National Association for Visually Handicapped
Serving millions of Hard of Seeing people throughout the world

Web Accessibility

For the last few years, all personal computer operating systems and Internet browsers have included features to provide accessibility by persons with various handicaps. For the "Hard of Seeing," these excellent features provide a more easily read screen in any context without the need for additional software or any special hardware.

Quick Overview for Web Browsers

Most Web browsers, including Microsoft Internet Explorer, Mozilla FireFox, and Apple Safari, provide methods to control enlargement from both the keyboard and the mouse.

Web browsers usually provide both "zoom" and "text size" controls. For best results, use the zoom controls.

Zooming with the Keyboard

Each keystroke is a combination of the control key (marked Ctrl on most keyboards) and one other key. For example, to enter the combination of control and the letter A, press and hold Ctrl, press and release A, and finally release Ctrl.

To enlarge the text on screen, press Ctrl and the Plus Sign (+) key.

To reduce the text on the screen, press Ctrl and the Minus Sign (-) key.

To restore the screen to the original size, press Ctrl and the zero (0) key.

For the plus and minus keys, you may use either the keys on the top row of the main keyboard, next to the 0 key, or you may use the + and - keys on the numeric keypad.

However, you must use the 0 key at the top of the keyboard. You will note that the three keys involved here, 0, - and +, are grouped together on the main keyboard.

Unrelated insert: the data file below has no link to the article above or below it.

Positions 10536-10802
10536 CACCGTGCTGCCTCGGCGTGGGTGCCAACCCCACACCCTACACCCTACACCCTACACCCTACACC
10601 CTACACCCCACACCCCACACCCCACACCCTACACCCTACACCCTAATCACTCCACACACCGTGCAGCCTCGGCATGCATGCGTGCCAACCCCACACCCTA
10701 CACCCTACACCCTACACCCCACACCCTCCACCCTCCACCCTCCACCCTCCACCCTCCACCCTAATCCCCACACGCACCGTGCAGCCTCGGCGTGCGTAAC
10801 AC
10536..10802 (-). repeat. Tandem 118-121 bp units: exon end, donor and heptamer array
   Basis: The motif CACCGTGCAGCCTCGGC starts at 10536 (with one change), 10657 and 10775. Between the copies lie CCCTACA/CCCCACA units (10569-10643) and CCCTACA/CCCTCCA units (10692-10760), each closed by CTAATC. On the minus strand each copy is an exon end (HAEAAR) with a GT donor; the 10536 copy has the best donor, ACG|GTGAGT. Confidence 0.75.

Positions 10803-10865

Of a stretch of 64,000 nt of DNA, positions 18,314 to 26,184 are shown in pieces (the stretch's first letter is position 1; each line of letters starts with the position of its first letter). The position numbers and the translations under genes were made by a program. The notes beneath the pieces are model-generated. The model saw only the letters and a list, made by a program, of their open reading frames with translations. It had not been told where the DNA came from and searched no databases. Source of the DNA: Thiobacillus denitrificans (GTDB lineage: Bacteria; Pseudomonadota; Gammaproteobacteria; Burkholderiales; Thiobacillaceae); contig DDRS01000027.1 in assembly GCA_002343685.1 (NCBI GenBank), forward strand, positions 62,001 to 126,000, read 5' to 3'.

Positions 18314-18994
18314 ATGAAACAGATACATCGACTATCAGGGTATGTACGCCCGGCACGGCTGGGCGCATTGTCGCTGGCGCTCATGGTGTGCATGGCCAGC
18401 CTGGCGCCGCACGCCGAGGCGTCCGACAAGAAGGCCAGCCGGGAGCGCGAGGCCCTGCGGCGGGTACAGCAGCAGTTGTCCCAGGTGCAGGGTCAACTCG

Zooming with the Mouse

A mouse with a scroll wheel can be used to control the text size.

To enlarge or reduce the text, hold down the Ctrl key and move the wheel. One direction of the wheel will enlarge while the other will reduce.

Zooming with the Programs' Menus

The zoom controls are usually found on the menus provided by the programs. Consult the help files or documentation for your particular program or visit the manufacturer's accessibility Web site as described below.

Some programs provide a visual feedback regarding the zoom level. As shown in the image to the left, Internet Explorer shows this information on the status toolbar on the bottom right of the window.


Manufacturer Information about Accessibility

The leading manufacturers of personal computer operating systems maintain Web sites with specific information relating to their products.

Microsoft and Windows

For information about Microsoft's commitment to accessibility in its software products, visit:


This site provides details about accessibility in Microsoft products, demos and tutorials regarding accessibility features, profiles of accessibility in action, and details about Microsoft's history and strategy for accessibility. Microsoft has an Accessibility Business Unit devoted to this issue.

Apple and MAC OS/X

Apple has a long and pioneering history with accessibility. See its site at:

For specific information about Apple's initiatives with respect to vision, see: